Harvest Bible Chapel Won’t Reply to Media Questions During Peacemaking Process

Last week I wrote Harvest Bible Chapel’s spokeswoman Sherri Smith a couple of emails with questions about the firing of former Harvest Bible Chapel-Naples pastor John Secrest. Since I did not get a response, I wrote to ask if HBC planned to respond. In response, Ms. Smith answered this afternoon with the following explanation:

While the peacemaking process is underway, Harvest Bible Chapel does not presently intend to respond to further media inquiries. Our focus remains on seeking the Lord and ministering to our church family.

While I understand the impulse to go quiet, the time to do that is after all action has been taken. HBC told the world James MacDonald was going to take a sabbatical and the leaders planned to engage in peacemaking. Then just a couple of days later, those same leaders fired John Secrest as pastor of the same church James MacDonald was advertised as a speaker.

I asked Ms. Smith if MacDonald was still planning to speak there but didn’t get a response to that question. Julie Roys reported on her blog that the elders of HBC in Elgin, IL confessed to “shortcomings” in their handling of the situation at Naples. According to a source cited by Roys, no mention of Secrest’s firing was made at the Naples’ service.

I don’t see how peacemaking is served by swiftly firing a pastor who expressed dissent as a reflection of care for his congregation. By their own admission, HBC elders and Rev. MacDonald have made numerous mistakes and they are still in place with MacDonald being given a sabbatical. Why didn’t Rev. Secrest get a sabbatical?

Organizations don’t need to comment in order to communicate to the public. HBC is sending messages via their actions and silence about them and they are not about peace. If HBC really wants to make peace, start at the end and work backwards. Start with Rev. Secrest and a public apology and private conference to come to a mutual agreement about the situation there.

Harvest Bible Chapel Fires Pastor of HBC – Naples (UPDATED)

John Secrest today informed Julie Roys that he has been fired from his position as pastor at Harvest Bible Chapel in Naples, FL. Secrest planted the church there as a ministry of Harvest Bible Fellowship. HBF was once affiliated with HBC. Those organizations parted ways last summer.

According to Roys, Secrest partnered with the HBC through the winter. Secrest did so without being aware of Roys’ investigation and pending article. In a letter to his congregation, Secrest said:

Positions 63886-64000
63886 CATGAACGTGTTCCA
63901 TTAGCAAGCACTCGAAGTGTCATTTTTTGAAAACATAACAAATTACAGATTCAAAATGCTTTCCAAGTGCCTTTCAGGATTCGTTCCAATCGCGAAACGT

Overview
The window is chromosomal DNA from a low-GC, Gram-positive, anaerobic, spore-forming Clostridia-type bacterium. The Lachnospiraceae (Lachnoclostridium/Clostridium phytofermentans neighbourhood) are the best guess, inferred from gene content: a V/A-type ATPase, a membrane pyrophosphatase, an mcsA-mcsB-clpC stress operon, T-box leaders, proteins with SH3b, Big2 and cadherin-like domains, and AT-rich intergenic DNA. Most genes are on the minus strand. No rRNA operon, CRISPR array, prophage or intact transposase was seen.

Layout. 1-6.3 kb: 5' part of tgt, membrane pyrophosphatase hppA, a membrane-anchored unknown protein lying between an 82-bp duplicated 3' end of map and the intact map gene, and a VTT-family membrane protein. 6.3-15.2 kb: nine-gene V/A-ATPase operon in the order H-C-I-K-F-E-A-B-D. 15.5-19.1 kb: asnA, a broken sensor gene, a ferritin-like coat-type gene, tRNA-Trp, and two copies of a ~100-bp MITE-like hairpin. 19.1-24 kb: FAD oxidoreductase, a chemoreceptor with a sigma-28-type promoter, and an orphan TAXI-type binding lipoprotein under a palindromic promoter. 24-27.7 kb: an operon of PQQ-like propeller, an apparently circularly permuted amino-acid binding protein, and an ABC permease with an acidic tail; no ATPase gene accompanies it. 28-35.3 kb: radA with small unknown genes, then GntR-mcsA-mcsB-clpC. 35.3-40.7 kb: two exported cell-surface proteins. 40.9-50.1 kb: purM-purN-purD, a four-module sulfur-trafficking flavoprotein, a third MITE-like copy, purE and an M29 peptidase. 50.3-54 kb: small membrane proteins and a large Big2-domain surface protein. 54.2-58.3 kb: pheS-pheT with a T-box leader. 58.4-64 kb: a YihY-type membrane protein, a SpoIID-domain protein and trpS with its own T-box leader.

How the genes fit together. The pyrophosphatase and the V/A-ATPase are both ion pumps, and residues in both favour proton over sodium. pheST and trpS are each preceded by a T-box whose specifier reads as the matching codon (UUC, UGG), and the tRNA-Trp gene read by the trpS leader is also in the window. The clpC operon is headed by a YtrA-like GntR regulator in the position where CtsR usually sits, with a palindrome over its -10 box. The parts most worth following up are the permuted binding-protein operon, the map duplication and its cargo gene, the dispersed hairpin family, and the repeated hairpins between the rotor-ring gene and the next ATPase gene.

Dear Harvest Naples Friends,
I want you to know that I have asked the elders to reverse their decision to allow Pastor James to preach in Naples while on his sabbatical as outlined in the elder update sent to you on Wednesday 1/16/2019. This request was denied.

The good intentions of our ministry partnership with Harvest Chicago have been overshadowed by these developments. Furthermore, when we entered into this agreement there was not a disclosure of the investigative reporting which led to a lawsuit and the resulting fallout.

Read Roys’ article here. Secrest regretted his decision to enter the partnership and wanted to regain leadership of the church.

Secrest also wrote HBC yesterday and asked to reverse the agreement:

I am writing to express my disagreement with the decision to have Pastor James preach in Naples during this season of sabbatical.  Based on our conversations and other factors over the past 8 months I believe it would be best to revoke our ministry partnership and return Harvest Naples to self-governed autonomy.

Today, Secrest said he was fired. It is not clear if he was fired in response to his requests about the church or because he provided this information to Julie Roys. HBC did not return a request for comment.

I have a hard time putting this action together with the contrite statement by the HBC elders dated 1/16/19. In it, HBC leaders said they wanted peace and to listen.

UPDATE

This email was sent to HBC members:

Dear Harvest Naples Family,

It is with great sadness and regret that we write to inform you that John Secrest is no longer an employee of Harvest Bible Chapel.

Despite great efforts and reasoning, John has chosen not to yield to the consensus of our local leadership team or the elders of Harvest Bible Chapel. Conversations with John over the last few months, culminating this week, have made it clear that he no longer desires to work for Harvest Bible Chapel.